From Sunday, 3/10/19 to today, Tuesday 5/21/19, I’ve been working on improving. During that time, I decided on a single, small improvement to make each week, and I tried to execute on it. Each week, I’d outline the motivation behind my decision, the tools I’d be using, and the rules I’d have to follow during the week. The next week, I’d write a short reflection on how I thought the week went with respect to my adherence to the rules I set.

During this time, I learned a significant amount about myself and the process of improvement, so I thought I’d share a bit about what I’ve learned and some of my personal opinions on the topic. While reading, keep in mind that what I’m saying is based purely off my own experience and is likely not applicable to all who read this.

Making improvements small

I’ve made the mistake of trying to make large improvements many times. The danger with this is that you set expectations that you will almost certainly not be able to meet. The subsequent dropping of some of the expectations just weakens the others, and eventually, the whole system falls apart. The hard part is that the desire to make huge improvements often comes from the best place in the heart! Wanting to improve is an admirable thing, and wanting to radically improve yourself is even more admirable. Unfortunately, for the vast majority of people, I just don’t think quick radical improvement is feasible.

Obviously, the solution here is to make your improvements small. For me, the easiest way to make my improvements small is to first make the rules for my improvement unambiguously specific. After the rules have been fully specified, I can easily see if what I’m doing is too much or not. I work on those rules for a week, and afterward, I reflect on whether or not they were too strenuous. Typically, I can tell that they were too strenuous simply if I was able to stick ot them or not.

Allowing rules to change

You’re never going to get your rules right the first time. In fact, they shouldn’t! That’s why you try out the rules in 1-week increments in the first place. The important thing is to track what rules are useful, which aren’t, and what rules you add/change throughout the week.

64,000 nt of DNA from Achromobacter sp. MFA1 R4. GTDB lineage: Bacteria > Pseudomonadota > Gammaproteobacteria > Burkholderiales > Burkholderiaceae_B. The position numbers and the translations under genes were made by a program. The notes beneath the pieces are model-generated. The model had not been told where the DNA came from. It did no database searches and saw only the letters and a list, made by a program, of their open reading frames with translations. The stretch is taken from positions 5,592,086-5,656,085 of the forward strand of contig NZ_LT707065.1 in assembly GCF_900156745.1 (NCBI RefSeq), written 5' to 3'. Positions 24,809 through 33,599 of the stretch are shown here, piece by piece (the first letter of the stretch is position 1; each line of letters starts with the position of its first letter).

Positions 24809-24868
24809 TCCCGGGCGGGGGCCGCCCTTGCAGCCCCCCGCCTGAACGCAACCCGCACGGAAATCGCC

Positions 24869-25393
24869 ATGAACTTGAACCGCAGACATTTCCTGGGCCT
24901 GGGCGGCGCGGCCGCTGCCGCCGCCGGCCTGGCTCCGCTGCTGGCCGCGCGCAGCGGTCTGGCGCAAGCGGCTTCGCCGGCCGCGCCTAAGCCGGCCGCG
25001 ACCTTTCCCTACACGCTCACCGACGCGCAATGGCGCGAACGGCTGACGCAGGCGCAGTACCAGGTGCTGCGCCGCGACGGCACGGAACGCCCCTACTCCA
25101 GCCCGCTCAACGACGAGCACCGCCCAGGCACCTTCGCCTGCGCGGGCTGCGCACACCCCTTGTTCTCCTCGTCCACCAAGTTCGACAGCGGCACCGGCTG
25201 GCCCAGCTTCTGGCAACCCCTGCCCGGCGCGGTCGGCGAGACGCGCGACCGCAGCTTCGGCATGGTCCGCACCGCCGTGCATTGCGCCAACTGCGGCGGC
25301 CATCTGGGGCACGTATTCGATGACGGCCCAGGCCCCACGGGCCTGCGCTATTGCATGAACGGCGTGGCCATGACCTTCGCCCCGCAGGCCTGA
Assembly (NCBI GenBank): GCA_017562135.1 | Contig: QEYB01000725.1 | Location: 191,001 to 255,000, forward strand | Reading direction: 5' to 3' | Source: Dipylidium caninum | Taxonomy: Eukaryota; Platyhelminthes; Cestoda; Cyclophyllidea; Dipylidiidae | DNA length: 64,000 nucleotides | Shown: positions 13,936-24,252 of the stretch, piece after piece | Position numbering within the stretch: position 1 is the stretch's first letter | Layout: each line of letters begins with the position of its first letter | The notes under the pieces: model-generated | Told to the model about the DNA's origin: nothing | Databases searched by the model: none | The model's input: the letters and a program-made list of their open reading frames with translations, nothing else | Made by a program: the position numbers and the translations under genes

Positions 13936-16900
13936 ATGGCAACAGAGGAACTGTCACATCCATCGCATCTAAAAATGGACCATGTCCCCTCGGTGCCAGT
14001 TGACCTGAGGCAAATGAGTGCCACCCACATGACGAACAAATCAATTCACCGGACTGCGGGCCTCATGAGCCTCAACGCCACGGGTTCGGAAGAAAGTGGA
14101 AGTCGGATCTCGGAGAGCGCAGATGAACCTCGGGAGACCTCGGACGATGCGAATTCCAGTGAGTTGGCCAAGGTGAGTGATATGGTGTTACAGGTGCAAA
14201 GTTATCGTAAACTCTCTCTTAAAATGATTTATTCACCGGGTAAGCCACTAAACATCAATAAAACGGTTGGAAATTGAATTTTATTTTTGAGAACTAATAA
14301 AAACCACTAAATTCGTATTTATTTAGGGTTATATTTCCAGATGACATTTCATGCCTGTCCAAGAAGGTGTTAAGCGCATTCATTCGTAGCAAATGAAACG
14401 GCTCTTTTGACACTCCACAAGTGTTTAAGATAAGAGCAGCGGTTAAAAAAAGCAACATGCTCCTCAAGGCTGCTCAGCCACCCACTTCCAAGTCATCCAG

For example, in my week 1, I decided to track my time with an app called Clockify. The only problem is that Clockify didn’t help me at all. Timing myself on tasks made near no difference. However, halfway through the week, I found an app called Forest that was hugely helpful for me. It not only timed me but also locked me out of my phone, which ended up being the kick I needed. I noted that I was using Forest instead of Clockify in my reflection, and the change was done.

I should note, however, that allowing rules to change doesn’t permit just dropping rules. If you just start dropping rules, it cheapens the values of the rest, and eventually, you’ll give up on those. If you are getting rid of a rule or changing a rule, it’s imperative that you have a good reason for doing so and that you record the change.

The eventual end of it all

At the end of the day, making an improvement a week, no matter how small, piles up (that’s the idea). For me, after about 7 weeks of the project, I was done. The project had given me a lot to think about, and it really helped me get on track at a time where my life was pretty disorderly.

While I’m done adding improvements for the time being, I’m still using many of the improvements I made during the project! I’m still:

  • Tracking tasks in Todoist
  • Focusing with Forest
  • Exercising 5+ times/week
  • Paying attention to my screen time and reading my reports
  • Blogging (obviously)
  • Budgeting with Mint

I’d really encourage anyone reading to try out a project like this. It’s certainly helped me get myself on track in ways that I’ve been attempting for years now. There’s a link to my Github repo at the top, but I’ll drop it again here: